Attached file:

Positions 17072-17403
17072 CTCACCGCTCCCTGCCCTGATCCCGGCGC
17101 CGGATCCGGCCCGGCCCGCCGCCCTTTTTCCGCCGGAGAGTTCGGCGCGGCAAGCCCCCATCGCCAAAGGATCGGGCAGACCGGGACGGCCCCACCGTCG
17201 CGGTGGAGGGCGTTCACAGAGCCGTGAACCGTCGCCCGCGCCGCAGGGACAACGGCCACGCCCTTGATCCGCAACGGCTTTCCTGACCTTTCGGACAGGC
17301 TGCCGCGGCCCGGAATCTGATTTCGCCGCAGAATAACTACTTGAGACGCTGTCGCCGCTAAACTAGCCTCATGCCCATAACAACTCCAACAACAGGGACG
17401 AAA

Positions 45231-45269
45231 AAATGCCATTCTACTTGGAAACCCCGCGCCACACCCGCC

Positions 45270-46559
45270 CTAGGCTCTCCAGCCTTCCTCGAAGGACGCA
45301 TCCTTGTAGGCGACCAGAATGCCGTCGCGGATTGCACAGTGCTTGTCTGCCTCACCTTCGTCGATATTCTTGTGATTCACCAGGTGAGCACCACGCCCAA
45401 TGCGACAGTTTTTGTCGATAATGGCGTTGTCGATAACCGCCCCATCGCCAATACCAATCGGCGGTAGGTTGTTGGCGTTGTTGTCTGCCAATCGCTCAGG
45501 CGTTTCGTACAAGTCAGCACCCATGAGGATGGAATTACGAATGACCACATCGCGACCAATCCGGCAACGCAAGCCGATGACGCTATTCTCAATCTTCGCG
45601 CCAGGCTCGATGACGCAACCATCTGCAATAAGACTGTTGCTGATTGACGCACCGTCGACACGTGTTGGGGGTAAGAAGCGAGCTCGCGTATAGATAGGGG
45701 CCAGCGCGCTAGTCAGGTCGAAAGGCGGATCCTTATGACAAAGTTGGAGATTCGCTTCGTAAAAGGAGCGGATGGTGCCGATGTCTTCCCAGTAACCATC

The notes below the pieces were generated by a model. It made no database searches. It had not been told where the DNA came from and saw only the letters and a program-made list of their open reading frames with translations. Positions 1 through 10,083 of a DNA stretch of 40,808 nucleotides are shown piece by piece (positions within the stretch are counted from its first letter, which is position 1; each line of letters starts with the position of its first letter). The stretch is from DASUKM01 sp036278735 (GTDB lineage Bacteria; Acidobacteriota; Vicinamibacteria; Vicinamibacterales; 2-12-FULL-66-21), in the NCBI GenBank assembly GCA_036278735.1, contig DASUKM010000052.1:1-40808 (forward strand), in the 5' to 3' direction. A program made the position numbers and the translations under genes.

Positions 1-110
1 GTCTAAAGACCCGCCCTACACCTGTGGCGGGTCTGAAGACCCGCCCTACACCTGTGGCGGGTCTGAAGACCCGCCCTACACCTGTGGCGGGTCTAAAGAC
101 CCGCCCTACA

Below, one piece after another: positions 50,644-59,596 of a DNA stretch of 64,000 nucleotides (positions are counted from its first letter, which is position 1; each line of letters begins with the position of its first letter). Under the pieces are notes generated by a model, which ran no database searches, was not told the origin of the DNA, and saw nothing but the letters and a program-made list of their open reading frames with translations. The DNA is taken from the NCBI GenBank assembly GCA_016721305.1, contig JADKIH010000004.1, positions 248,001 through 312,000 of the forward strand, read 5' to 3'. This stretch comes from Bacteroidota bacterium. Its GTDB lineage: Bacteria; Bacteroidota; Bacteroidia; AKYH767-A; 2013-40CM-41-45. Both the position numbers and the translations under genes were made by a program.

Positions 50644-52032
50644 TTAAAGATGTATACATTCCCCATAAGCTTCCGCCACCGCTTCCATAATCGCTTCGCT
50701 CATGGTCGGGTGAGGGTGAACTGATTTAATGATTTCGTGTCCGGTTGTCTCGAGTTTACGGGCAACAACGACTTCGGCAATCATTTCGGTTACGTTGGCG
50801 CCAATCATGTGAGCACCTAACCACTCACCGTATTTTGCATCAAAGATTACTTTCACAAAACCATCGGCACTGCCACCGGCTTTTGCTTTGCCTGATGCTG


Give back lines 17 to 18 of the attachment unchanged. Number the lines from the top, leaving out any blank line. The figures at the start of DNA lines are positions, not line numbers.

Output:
Positions 1-110
1 GTCTAAAGACCCGCCCTACACCTGTGGCGGGTCTGAAGACCCGCCCTACACCTGTGGCGGGTCTGAAGACCCGCCCTACACCTGTGGCGGGTCTAAAGAC